Queensland Health is investigating an outbreak of Salmonella Typhimurium infections across the state.
As of June, 26 there had been 17 reported cases with the outbreaks predominantly affecting young children which have been linked back to contact with backyard poultry.
Thirteen of the cases were in children aged 11 years or younger with five children hospitalised for their illness.
The large majority of cases have reported handling chicks that were purchased in the two-week period prior to their illness. The chicks had been obtained from produce and pet stores in Queensland.
Co-owner of Stockman’s eggs Scott Stockman says that common sense must prevail when handling chickens and eggs. “The best way to prevent salmonella poisoning is to wash your hands, it’s also important to cook your eggs and not have raw egg products,” he said
“Raw eggs that go into things like homemade mayonnaise, tiramisu, raw egg smoothies etc. Eggs that haven’t been refrigerated or handled correctly can also cause salmonella outbreaks.
“People should make sure that eggs are not cracked and if there is manure on the egg, then wash the egg properly.”
Stockman’s have over 60,000 chickens on their Kairi farm producing about 55,000 eggs per day and Scott said they’ve never had a salmonella sickness on his farm due to strict bio-security measures and a salmonella control program in place.
“Our farm is fully quarantined, our staff change their shoes on entering and leaving the farm. We have footbaths between all the sheds, we wash our eggs at 45 degrees as per safe food regulations and the eggs pass over a candler to make sure there are no cracked eggs and then they are treated by ultraviolet light to kill all bacteria in the shell,” he said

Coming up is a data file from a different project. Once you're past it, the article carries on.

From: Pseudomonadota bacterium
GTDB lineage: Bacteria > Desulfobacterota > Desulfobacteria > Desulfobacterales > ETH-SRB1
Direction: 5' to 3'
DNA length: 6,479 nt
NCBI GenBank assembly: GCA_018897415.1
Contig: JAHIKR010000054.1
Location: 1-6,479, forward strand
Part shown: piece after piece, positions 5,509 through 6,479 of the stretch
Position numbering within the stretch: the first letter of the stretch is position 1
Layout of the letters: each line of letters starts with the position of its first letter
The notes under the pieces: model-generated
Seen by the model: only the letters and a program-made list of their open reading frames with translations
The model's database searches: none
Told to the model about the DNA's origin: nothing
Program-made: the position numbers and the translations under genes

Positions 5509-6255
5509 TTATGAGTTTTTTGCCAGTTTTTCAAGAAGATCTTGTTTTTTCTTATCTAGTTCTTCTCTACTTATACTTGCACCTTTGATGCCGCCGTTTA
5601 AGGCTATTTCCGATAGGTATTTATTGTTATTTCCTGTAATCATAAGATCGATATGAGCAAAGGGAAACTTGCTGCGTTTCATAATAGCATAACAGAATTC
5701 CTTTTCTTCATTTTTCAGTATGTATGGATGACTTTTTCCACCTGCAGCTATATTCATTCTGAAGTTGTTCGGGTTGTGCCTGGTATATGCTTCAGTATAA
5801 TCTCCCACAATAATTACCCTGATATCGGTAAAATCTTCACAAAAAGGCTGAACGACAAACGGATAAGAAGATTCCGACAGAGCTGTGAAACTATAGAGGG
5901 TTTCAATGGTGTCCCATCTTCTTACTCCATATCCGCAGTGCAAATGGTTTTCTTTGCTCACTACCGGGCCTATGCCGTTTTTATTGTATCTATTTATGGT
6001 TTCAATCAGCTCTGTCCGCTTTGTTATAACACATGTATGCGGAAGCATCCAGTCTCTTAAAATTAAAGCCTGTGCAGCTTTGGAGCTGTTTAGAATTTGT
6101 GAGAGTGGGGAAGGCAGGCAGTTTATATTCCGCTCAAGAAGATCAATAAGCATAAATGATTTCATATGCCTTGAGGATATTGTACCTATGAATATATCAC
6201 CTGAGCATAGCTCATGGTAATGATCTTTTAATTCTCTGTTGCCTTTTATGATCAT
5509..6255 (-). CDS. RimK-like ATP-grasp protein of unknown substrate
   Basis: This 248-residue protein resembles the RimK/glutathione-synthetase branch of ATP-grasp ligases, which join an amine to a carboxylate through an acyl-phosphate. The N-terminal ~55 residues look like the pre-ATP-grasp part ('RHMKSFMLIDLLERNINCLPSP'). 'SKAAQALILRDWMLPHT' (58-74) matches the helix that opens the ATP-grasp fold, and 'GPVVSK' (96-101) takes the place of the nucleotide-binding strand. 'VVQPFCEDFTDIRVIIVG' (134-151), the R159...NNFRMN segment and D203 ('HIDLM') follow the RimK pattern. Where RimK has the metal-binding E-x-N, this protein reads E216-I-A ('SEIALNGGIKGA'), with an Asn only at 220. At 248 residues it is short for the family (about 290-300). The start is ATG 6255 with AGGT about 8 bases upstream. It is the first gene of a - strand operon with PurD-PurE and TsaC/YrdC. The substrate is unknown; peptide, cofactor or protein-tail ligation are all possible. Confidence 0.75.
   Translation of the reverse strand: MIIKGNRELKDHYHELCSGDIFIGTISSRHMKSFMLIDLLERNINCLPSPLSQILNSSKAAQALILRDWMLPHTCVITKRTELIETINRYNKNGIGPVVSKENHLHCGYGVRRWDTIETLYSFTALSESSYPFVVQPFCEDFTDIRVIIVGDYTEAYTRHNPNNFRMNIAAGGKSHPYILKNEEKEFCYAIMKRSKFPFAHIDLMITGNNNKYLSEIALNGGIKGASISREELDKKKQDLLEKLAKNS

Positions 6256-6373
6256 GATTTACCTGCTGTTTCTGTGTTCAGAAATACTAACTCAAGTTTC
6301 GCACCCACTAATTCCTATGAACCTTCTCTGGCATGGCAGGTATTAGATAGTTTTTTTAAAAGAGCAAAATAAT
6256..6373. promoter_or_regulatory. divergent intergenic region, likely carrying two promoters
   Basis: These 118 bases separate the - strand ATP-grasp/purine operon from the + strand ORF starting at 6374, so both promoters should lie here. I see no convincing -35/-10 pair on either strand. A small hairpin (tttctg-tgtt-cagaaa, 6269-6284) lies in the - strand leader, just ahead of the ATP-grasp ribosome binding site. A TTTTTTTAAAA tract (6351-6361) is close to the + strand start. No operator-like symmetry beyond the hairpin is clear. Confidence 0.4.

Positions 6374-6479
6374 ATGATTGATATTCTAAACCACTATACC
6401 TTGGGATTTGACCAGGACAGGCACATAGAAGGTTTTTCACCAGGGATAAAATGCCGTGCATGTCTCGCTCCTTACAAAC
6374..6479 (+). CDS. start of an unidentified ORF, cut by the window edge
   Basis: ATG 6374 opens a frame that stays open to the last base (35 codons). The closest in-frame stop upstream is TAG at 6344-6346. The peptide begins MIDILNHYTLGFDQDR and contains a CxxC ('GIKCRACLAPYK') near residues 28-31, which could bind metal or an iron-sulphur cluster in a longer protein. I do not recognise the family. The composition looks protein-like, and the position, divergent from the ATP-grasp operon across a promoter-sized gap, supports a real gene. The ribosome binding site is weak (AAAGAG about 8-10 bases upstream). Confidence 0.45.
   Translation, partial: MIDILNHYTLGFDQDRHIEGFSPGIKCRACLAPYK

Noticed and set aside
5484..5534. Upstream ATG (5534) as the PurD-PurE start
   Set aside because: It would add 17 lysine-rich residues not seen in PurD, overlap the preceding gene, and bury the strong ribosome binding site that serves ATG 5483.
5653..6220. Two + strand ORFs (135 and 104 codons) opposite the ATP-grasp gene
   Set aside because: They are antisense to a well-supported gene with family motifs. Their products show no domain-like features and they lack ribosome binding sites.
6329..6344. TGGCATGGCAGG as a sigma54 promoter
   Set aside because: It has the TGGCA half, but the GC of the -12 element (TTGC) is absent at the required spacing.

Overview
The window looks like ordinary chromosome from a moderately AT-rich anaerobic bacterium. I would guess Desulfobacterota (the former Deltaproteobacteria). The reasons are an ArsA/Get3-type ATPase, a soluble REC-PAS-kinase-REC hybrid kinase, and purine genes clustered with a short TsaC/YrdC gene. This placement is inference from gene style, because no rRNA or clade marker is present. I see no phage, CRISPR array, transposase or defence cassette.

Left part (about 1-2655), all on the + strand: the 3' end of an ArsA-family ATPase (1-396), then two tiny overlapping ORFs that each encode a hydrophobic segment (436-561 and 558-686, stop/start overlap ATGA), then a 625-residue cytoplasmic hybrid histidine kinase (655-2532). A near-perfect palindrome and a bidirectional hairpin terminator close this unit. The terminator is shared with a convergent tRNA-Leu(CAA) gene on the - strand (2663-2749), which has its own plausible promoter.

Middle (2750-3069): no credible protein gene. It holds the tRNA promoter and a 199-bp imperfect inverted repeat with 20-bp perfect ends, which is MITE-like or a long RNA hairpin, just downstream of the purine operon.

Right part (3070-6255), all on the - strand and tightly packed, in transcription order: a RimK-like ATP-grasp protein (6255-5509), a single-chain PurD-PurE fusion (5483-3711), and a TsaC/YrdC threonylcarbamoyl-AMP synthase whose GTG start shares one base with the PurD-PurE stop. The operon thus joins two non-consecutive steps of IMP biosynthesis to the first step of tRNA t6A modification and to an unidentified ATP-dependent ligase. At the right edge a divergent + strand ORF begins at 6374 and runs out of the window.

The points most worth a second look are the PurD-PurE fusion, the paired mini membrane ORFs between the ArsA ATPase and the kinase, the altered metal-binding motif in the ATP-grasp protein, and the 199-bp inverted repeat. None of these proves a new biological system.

“All of our birds are vaccinated for salmonella which is something most backyard breeders don’t do.
“We also recommend that consumers keep their eggs refrigerated at all times.”
It believed that since the outbreak of COVID-19 there has been a huge increase in backyard production which has added to the increase of Salmonella cases.
According to Queensland health backyard poultry can harbour and shed salmonella that causes illness in humans, even though the birds are healthy and clean.
The public health advice for owners of backyard poultry include:
Always wash your hands with soap and running water immediately after touching backyard poultry, their eggs, their enclosures, or anything in the area where they live and roam.
Adults should always supervise children around poultry and ensure they use hand sanitiser or wash their hands after handling chickens or any animals.
Do not let children snuggle or kiss the birds, touch their mouth, or eat or drink around poultry.
Do not let poultry inside the house.
Most people infected with Salmonella develop diarrhoea, fever and stomach cramps 6 to 72 hours after being exposed to the bacteria.
The illness usually lasts 4 to 7 days and most people recover without treatment. Children younger than 5 years, adults 65 and older and people with weakened immune systems or long term sicknesses may develop a more severe illness.